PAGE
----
Daybreak in “All-Star Batman” #5 (REVIEW)

Dec 28, 2016

Mad Cave Studios


Our friends at Mad Cave Studios are giving readers a sweet deal on all their products. Hit the button to save 10% off your next Mad Cave purchase.

All-Star Batman #5
DC Comics

Written by: Scott Snyder
Art by: John Romita Jr.

Scott Snyder concludes his first arc as the All-Star Batman scribe with one hell of a finale. As I approached the end of the issue, I reflected on how remarkable it was that it felt like so much had occurred in just one issue a month since August. Surely I miscounted, right? Nope. He’s just that compelling. In five issues, Batman traveled 500 miles, battled countless enemies, and it was all told within an intimate and refreshing storyline.

You can’t exactly call All-Star Batman #5 fast to the end, because the entire series has felt like a runaway train. With that breakneck pace has come an avoidance of the quieter Bruce Wayne moments, as the whole story takes place in just a few days, it seems. Batman never leaves the cape and cowl, never pauses to play pretend as a playboy. He is the Dark Knight from page one all the way to the end of the arc seen in this issue. It’s new ground for Snyder, who spent the last half-decade-plus delivering some of the finest and especially introspective Batman work in the modern era.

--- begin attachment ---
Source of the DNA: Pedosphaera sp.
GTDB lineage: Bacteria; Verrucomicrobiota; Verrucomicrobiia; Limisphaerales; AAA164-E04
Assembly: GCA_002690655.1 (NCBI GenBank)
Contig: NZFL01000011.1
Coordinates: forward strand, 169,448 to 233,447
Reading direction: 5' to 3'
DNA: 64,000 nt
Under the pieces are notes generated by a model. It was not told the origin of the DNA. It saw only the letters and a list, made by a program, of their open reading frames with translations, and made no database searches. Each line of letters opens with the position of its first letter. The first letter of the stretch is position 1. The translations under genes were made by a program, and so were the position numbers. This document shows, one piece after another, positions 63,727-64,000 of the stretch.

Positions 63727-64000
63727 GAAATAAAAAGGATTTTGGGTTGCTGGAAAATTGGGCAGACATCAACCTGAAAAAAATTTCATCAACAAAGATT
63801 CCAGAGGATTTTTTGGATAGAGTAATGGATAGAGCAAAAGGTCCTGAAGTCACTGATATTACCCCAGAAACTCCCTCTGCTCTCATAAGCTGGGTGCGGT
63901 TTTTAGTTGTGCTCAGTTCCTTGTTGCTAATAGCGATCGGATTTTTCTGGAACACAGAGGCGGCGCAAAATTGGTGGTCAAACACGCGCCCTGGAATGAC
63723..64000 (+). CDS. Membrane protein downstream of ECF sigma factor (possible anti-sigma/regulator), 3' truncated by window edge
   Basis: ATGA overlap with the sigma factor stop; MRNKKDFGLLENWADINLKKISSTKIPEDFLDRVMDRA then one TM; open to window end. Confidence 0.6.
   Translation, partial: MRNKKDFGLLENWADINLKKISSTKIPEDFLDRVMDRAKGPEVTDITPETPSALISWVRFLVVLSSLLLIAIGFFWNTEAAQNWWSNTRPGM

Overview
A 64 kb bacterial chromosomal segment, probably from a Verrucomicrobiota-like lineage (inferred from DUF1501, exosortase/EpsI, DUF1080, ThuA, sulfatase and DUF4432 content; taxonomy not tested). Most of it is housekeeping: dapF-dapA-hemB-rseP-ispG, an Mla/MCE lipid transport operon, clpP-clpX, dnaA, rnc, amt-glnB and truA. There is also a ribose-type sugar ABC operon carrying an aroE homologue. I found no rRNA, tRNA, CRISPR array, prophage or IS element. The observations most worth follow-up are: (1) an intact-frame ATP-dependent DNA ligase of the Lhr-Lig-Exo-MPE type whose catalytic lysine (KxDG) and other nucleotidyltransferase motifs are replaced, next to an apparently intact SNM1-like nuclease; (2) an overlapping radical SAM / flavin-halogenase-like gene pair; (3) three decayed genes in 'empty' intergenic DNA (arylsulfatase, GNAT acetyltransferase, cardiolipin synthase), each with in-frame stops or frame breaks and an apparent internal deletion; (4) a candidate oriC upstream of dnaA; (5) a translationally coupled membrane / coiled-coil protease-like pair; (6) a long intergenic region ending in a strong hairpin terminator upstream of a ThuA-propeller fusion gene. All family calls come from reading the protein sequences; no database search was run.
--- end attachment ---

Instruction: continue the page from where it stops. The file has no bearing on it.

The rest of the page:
This arc took great risks, like leaving Gotham behind almost completely and having only Duke, a polarizing pet project of the author, tagging along with the titular hero. But they worked. The pulpy feel is punctuated to great effect in issue #5. The action feels epic like any finale should and the character drama has the sort of grand reveal we should’ve always expected. All-Star Batman was promised as a series of smaller arcs wherein Batman focuses on one enemy at a time. Snyder really delivered a worthwhile Two-Face story in just 110 pages or so and now he’s looking ahead to my personal favorite villain, Mr. Freeze, and I can’t wait to see what he and Romita Jr. can come up with next.